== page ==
UN Human Rights Chief Implicates Assad
Syria's President Bashar al-Assad answers journalists after a meeting at the Elysee Palace in Paris (Reuters)

The United Nations' High Commissioner for Human Rights Navi Pillay has declared that war crimes and crimes against humanity were authorised in Syria at the "highest level", including by President Bashar al-Assad.

A UN commission regarding human rights violations in Syria "has produced massive evidence of very serious crimes, war crimes, crimes against humanity," Pillay said.

"The evidence indicates responsibility at the highest level of government, including the head of state," she added.

"The scale and viciousness of the abuses being perpetrated by elements on both sides almost defies belief."

It was the first time that Assad had been held directly responsible for atrocities in Syria by the UN human rights office. Rebel forces had been implicated by the office in human rights abuses.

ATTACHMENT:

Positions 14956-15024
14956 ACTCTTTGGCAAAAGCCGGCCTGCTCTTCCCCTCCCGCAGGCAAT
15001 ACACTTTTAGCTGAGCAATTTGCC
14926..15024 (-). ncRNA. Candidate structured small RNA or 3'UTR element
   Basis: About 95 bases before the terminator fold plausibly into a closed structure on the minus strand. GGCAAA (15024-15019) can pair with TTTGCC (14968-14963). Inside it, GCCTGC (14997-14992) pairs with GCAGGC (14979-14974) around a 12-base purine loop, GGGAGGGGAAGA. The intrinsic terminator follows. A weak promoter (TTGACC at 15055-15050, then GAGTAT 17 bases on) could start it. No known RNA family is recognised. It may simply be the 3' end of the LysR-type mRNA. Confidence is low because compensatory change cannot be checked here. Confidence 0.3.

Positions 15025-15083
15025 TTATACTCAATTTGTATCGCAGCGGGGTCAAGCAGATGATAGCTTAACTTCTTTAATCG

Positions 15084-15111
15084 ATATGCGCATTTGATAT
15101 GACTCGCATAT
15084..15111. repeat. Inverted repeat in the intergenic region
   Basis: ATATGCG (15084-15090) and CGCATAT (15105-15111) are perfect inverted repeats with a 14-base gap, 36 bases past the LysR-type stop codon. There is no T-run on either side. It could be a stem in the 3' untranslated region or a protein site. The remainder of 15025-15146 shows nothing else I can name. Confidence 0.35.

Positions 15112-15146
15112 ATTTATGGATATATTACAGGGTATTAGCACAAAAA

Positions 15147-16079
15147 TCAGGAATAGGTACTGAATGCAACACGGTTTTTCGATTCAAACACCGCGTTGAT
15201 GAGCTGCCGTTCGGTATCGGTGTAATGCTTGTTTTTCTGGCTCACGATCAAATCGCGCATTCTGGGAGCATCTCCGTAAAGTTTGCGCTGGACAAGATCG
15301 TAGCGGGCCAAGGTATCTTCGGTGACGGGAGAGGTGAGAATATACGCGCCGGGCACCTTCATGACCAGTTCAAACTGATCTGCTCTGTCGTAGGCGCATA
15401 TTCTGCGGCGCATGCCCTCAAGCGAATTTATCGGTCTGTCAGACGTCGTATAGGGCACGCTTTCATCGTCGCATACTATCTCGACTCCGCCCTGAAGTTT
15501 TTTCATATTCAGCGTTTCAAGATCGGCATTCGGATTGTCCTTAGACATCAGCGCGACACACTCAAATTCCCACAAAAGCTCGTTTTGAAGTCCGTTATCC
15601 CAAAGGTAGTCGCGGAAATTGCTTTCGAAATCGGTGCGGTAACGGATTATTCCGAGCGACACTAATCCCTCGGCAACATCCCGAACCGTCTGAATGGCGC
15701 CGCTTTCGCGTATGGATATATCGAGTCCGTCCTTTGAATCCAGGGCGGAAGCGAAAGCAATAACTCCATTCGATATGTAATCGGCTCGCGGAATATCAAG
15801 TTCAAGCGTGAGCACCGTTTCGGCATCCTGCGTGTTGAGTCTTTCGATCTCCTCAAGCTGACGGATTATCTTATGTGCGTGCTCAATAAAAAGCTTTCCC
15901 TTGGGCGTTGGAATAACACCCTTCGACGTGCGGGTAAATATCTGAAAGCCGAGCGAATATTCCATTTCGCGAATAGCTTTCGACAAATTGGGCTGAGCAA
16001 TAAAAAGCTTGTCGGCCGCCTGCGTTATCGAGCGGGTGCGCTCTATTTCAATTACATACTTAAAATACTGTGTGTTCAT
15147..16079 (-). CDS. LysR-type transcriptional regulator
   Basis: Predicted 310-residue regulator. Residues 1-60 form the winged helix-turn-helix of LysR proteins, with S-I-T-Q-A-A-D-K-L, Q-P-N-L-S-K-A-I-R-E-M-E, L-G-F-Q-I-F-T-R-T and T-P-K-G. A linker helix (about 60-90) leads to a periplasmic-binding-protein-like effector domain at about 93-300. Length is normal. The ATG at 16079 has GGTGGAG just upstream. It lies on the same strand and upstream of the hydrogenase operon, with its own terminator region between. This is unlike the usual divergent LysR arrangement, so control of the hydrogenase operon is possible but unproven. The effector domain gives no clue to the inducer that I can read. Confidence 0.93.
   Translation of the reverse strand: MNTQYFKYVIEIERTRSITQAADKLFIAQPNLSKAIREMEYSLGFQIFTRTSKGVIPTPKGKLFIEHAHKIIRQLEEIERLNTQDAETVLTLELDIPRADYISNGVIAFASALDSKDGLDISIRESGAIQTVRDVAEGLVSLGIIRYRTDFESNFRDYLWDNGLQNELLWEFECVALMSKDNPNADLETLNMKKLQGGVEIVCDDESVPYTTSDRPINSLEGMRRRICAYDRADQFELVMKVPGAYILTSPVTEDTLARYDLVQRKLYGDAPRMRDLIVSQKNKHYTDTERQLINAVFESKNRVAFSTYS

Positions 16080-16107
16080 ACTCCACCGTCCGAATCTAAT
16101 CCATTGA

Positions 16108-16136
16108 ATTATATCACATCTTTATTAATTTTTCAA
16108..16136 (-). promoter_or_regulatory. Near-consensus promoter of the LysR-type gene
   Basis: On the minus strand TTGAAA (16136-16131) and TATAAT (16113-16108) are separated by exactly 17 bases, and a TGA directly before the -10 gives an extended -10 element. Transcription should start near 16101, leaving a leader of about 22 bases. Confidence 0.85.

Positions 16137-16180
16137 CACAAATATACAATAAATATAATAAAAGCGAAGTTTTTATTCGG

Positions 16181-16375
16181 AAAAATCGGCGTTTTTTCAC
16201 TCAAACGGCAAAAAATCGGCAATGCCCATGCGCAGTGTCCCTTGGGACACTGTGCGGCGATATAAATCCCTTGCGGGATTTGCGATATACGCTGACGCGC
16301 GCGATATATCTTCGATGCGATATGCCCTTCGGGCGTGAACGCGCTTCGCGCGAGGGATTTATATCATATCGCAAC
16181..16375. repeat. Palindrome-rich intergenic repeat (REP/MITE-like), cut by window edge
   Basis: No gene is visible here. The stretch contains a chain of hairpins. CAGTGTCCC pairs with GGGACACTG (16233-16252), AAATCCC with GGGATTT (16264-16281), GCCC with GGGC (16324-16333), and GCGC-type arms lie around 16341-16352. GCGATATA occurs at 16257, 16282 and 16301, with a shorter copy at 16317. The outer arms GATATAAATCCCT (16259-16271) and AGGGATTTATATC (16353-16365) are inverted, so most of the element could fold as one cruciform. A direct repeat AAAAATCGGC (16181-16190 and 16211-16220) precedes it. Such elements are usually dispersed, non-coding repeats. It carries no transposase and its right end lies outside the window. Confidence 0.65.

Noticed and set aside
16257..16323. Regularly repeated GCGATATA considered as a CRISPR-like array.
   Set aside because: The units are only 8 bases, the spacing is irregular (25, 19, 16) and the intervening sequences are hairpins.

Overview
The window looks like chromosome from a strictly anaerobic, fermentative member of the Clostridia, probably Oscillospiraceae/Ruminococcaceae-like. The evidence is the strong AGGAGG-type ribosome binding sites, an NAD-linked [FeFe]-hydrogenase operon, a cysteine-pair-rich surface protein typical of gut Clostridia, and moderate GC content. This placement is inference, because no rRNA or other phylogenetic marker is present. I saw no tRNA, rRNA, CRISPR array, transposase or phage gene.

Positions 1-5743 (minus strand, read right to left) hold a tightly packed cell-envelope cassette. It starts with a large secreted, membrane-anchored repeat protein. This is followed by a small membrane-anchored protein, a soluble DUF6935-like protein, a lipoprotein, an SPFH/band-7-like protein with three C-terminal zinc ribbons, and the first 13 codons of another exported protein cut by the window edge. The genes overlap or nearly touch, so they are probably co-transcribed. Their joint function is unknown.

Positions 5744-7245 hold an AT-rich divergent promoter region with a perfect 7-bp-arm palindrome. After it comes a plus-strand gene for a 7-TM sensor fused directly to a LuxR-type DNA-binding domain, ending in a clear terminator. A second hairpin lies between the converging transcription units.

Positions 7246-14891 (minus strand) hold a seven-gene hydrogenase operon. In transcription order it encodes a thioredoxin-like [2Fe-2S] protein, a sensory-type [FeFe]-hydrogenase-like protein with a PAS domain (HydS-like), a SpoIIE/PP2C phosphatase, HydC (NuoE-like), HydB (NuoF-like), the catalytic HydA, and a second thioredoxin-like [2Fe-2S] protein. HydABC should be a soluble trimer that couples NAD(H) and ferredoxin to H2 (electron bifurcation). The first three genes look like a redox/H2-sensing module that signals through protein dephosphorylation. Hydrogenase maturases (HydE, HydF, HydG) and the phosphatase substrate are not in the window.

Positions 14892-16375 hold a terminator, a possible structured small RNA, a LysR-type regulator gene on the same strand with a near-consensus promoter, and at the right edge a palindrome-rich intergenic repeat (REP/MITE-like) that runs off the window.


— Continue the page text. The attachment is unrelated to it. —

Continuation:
The Syrian civil war has seen more than 120,000 people killed and two million Syrians displaced. The estimated death toll of the conflict was raised to 125,835 by the Syrian Observatory for Human Rights, a UK-based activist group.

'Talking nonsense'

Syria's deputy foreign minister Faisal Mekdad disregarded Pillay's remarks.

"She has been talking nonsense for a long time and we don't listen to her," he said.

Pillay added that the UN commission had created a list of figures believed to be directly accountable for serious human rights violations in the country.

The actual charges and the evidence against them will remain confidential until a prosecution for war crimes is brought before the International Criminal Court (ICC).

Pillay has called on the UN Security Council in the past to take Syria to the court but it is unlikely that such a move would succeed as in the face of Russian and Chinese opposition.

Of the total number of deaths in the conflict, 28,000 were rebel fighters, 50,000 were linked to the government and more than a third were civilians.